The Wildlife Program works with state, local, and federal agencies indeveloping management actions that help the animals and the ecosystems they rely on to persist on thelandscape. The Wildlife Program has assisted with the translocation of Endangered Species Act-listed Columbianwhite-tailed deer and is currently focused on restoring beaver to streams throughout Cowlitz Country

  • Wildlife
    • Representation for the Tribe at forums and workgroups where the interests of the Tribe involve Wildlife Species
    • Beaver Reintroduction Program
    • Columbian white-tailed deer translocation



  1. Media Advisory: Signs of hope for Lewis River salmon
  2. Cowlitz Indian Tribe gets grant to survey beaver habitat
  3. Lower Columbia Intensively Monitored Watershed Map Site
  4. Pacific Coastal Salmon Recovery Fund FY 2016 Report to Congress
  5. Cowlitz Tribe’s project improves salmon habitat
  6. Cowlitz Tribe helps 'put a price tag on salmon recovery' at Abernathy Creek
  7. Cowlitz biologist discusses Pacific County salmon project
  8. From farm to wetland, a food web is born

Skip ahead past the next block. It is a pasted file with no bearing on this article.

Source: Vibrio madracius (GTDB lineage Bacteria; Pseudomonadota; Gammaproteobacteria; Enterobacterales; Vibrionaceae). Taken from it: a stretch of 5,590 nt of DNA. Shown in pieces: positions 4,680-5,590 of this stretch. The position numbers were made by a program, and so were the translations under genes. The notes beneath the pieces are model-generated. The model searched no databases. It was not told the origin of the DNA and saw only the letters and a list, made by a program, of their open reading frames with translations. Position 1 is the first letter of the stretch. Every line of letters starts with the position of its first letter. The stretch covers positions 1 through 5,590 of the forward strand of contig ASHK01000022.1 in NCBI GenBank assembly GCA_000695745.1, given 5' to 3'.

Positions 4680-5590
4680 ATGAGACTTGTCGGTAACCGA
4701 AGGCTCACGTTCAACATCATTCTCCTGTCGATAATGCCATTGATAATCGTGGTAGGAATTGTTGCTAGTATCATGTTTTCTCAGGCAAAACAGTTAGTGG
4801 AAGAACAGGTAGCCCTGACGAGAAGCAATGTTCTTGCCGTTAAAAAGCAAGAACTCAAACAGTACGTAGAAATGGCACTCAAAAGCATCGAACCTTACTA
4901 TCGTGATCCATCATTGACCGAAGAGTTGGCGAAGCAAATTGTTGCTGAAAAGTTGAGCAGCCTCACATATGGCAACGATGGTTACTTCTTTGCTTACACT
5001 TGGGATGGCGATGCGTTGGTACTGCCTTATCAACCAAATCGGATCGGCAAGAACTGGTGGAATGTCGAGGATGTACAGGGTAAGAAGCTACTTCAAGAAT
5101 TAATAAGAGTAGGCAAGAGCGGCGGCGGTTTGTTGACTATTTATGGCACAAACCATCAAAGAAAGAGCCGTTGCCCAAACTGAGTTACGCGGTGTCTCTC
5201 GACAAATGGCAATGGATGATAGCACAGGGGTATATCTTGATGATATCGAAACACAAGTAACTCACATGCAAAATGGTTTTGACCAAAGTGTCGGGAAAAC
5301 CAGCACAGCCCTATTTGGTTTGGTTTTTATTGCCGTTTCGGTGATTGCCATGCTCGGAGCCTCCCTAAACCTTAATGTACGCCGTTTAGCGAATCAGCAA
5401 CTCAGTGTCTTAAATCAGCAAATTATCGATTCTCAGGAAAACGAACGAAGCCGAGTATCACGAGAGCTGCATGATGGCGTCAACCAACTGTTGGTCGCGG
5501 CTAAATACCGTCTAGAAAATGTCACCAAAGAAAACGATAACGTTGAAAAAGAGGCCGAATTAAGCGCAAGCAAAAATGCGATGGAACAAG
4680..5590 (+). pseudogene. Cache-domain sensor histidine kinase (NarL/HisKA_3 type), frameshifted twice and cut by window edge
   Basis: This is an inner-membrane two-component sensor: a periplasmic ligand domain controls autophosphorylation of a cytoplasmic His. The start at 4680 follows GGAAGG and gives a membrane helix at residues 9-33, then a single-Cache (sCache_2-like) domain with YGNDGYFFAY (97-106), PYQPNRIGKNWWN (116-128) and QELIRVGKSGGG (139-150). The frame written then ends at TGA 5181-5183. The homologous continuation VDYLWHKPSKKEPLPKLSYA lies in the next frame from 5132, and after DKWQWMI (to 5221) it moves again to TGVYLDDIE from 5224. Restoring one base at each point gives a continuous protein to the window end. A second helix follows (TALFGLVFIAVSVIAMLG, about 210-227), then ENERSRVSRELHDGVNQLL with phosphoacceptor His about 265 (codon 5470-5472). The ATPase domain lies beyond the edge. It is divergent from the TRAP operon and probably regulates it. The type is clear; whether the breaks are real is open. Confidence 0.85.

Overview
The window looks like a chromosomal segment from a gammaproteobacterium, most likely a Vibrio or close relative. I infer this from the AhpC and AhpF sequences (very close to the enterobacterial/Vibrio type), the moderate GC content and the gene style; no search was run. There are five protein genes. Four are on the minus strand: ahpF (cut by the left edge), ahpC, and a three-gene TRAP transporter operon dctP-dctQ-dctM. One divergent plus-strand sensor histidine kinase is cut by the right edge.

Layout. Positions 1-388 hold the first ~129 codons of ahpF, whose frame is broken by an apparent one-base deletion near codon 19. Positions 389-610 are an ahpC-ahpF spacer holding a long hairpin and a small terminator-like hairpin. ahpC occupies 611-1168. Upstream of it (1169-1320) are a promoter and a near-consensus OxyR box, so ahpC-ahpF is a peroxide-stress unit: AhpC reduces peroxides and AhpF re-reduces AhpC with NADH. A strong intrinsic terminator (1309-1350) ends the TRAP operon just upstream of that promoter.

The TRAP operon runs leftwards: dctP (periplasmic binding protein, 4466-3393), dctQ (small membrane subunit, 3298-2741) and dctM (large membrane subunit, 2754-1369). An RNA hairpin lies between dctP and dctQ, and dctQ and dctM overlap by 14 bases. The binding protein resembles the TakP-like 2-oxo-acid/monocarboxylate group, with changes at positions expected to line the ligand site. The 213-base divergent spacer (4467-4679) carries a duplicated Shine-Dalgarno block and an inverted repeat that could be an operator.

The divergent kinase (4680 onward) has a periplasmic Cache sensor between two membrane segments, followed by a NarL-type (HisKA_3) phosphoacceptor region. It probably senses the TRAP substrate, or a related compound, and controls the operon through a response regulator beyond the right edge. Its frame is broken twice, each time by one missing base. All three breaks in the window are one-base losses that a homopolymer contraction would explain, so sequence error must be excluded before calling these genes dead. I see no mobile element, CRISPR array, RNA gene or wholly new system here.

9. From farm land to wetland: A tidal marsh returns to life after 120 years
  10. Logs hauled by helicopter to creeks to restore fish habitat
  11. Helicopter lowers log into Abernathy Creek for salmon habitat restoration project
  12. Removal of dam will free Wildboy Creek after 55 years
  13. Wildboy Creek Conserved

Our Locations
Ridgefield Office
31320 NW 41st Avenue, Ridgefield, WA, 98642
Hours: Monday-Friday, 8:00am to 5:00pm
Longview Office
1055 9th Avenue, Longview, WA, 98632
Hours: Monday-Friday, 8:00am to 5:00pm


The legacy of an ancient people in southwest Washington is rich with descendants who manage a growing portfolio of health, education, scientific research, housing, transportation, development, elder care, conservation and legal issues. The Cowlitz Tribe is a growing force in community building in what are now Clark, Cowlitz, Lewis and parts of Pierce, Skamania and Wahkiakum Counties, a vast territory occupied by numerous Cowlitz villages prior to non-Cowlitz exploration and seizure. Today, an elected Tribal Council is composed of professionals adept at managing multiple programs and projects.